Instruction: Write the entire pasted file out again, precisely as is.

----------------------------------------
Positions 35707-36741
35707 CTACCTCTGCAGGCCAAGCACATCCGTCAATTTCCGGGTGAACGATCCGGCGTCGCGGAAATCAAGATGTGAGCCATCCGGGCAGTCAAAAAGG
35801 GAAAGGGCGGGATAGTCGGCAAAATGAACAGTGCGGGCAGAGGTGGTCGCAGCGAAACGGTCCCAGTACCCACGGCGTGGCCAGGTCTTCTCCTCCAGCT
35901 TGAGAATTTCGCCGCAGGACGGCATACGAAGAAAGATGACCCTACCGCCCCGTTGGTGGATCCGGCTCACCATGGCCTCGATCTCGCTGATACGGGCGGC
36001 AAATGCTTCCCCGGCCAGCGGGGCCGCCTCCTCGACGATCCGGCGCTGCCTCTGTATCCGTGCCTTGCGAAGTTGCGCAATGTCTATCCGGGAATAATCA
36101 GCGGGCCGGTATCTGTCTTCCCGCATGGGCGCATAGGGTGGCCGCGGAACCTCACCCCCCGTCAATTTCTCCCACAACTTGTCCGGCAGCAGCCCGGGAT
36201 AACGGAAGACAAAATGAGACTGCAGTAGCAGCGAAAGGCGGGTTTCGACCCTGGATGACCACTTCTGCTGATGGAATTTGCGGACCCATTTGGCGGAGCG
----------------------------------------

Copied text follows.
Positions 35707-36741
35707 CTACCTCTGCAGGCCAAGCACATCCGTCAATTTCCGGGTGAACGATCCGGCGTCGCGGAAATCAAGATGTGAGCCATCCGGGCAGTCAAAAAGG
35801 GAAAGGGCGGGATAGTCGGCAAAATGAACAGTGCGGGCAGAGGTGGTCGCAGCGAAACGGTCCCAGTACCCACGGCGTGGCCAGGTCTTCTCCTCCAGCT
35901 TGAGAATTTCGCCGCAGGACGGCATACGAAGAAAGATGACCCTACCGCCCCGTTGGTGGATCCGGCTCACCATGGCCTCGATCTCGCTGATACGGGCGGC
36001 AAATGCTTCCCCGGCCAGCGGGGCCGCCTCCTCGACGATCCGGCGCTGCCTCTGTATCCGTGCCTTGCGAAGTTGCGCAATGTCTATCCGGGAATAATCA
36101 GCGGGCCGGTATCTGTCTTCCCGCATGGGCGCATAGGGTGGCCGCGGAACCTCACCCCCCGTCAATTTCTCCCACAACTTGTCCGGCAGCAGCCCGGGAT
36201 AACGGAAGACAAAATGAGACTGCAGTAGCAGCGAAAGGCGGGTTTCGACCCTGGATGACCACTTCTGCTGATGGAATTTGCGGACCCATTTGGCGGAGCG